The arguments against this have been mainly the smell and possible noise that local people to the farm may have to endure. I come from the angle that it is the most appalling way to farm any animal, and I just despair.

Glyn Davies said...

Anon 1 - Mick has mostly been open and public about his support for wind farms - which, in my opinion must mean that he will support the 400kv line and all that entails. Personally, I have no problem with his family wanting to site wind farms on their land, as long as everything is transparent. It may well be that relations of mine are also involved - though not that I know of.

Anon 2 - I do not accept that 1,000 herd is the same thing as 'factory farming'. When I had a dairy herd, my cows were inside for 150 days a year - and I was considered to be an 'extensive' farmer. I understand that this herd will be housed for 250 days per year, and will be out for the rest of the time - much as happens on many other dairy farms. The size of the unit is irrelevant.

Local people are right to be concerned, and it will be the planners job to impose conditions that deal with problems - if they decide to approve the application.

Anonymous said...

By Mick Bates' family I mean his wife, no wonder he was all for the curse that's TAN 8, but should he have been allowed to vote, seeing as he is gaining personally?!

Anonymous said...

I am totally against this form of farming but the agricultural industry is in a tight corner. Consumers want cheep products and supermarkets will continue to demand more for less. If this is the only way forward then I am sickened. Shame on you Britain!

I hope Glyn Davies MP can provide figures for the amount of dairy farms lost in Montgomeryshire alone over the years and why has no other option been examined to stop this decline from happening?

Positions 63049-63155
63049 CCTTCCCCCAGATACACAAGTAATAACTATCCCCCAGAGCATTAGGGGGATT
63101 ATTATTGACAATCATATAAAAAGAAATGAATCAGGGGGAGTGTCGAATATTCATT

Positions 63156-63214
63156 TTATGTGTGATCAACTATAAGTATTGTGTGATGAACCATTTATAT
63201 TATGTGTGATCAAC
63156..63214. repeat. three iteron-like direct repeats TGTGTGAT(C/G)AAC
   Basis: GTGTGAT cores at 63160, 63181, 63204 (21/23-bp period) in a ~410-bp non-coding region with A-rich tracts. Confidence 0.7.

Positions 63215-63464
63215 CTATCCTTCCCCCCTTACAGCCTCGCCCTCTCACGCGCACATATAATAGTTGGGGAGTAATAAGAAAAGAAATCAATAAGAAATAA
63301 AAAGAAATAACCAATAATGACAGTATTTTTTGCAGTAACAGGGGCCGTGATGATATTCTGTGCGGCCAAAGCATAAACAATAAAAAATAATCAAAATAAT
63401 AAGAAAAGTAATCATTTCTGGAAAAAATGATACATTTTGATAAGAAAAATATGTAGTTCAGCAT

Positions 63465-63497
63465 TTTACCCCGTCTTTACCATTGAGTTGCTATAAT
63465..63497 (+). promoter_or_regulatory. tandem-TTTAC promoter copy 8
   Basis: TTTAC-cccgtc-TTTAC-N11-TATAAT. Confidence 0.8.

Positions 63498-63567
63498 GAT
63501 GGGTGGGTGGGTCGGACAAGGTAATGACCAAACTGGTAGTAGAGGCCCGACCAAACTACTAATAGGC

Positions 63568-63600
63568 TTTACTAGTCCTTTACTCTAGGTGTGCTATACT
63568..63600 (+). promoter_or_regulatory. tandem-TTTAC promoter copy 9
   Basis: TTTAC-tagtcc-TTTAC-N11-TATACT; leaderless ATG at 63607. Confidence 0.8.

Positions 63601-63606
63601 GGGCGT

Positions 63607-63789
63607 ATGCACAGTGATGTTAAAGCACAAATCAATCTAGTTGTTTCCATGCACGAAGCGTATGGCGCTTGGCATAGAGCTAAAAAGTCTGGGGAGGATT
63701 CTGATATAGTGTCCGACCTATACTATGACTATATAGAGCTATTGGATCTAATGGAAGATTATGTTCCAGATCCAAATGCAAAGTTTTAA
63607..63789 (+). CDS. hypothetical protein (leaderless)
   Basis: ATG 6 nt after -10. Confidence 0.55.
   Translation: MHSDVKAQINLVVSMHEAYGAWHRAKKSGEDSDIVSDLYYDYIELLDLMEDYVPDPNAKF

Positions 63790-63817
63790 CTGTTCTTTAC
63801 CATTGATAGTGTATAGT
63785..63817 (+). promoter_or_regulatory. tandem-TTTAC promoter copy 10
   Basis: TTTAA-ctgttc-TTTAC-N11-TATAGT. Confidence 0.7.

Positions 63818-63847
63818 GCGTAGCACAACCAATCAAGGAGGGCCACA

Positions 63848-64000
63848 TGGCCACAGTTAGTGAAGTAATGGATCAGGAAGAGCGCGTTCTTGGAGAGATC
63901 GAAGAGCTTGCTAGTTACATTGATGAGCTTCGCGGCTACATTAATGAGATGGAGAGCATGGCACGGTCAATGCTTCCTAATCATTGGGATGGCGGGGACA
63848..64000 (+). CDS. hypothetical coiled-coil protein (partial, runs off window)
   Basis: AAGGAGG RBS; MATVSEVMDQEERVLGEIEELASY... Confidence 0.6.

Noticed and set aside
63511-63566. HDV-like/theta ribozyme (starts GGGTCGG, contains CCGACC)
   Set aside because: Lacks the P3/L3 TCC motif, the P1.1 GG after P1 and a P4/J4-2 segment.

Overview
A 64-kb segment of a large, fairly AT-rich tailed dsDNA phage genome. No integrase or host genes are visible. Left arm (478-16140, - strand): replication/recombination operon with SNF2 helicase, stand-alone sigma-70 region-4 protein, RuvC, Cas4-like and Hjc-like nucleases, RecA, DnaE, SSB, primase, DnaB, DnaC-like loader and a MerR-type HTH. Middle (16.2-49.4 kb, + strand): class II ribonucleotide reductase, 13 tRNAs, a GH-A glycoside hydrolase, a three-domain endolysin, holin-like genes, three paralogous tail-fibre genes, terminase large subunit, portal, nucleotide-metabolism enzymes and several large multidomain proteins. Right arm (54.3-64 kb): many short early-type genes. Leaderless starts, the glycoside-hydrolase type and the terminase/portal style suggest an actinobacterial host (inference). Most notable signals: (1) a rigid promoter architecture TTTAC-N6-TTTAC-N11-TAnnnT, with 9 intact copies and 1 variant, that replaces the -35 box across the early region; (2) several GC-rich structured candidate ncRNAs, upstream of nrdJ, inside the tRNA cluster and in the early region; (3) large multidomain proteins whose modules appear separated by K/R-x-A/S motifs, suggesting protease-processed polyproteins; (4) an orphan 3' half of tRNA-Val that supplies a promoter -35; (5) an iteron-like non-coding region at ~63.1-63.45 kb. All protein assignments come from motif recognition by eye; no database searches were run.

The majority of us want fresh milk daily, but are we all happy for it to be imported from countries where animal welfare standards are alot less relaxed or non existent?

And Glyn, This IS factory farming. Where an animal is force fed to mass produce a product in as much volume and in speedy time, then it not natural. hence the term "factory farming" These forced animals will have a shorter life span than a naturally reared animal too. That applies to ten animals or even 5000. Stop feeding us lies. People can see through you far too easily.

As you are our MP, I am sick and tired about reading your lame comments passing the buck to someone else. You are in a position to cause a stir, cause much needed public debate on a national level. Do what you were elected to do before the people of this county begin to realise that Lembit wasn't such a bad choice after all! Save us from that at least!!!

Glyn Davies said...

Anon 1 - Must admit that I do not see a problem. We all know where Mick Bates stands on wind turbines (and he was the Lib Dem spokesman on this issue when I was an AM) so we can take into account his opinion into account when he speaks. It was one of those areas where he and I held very different opinions. I preferred Mick's approach to certain others who said different things, depending on the audience..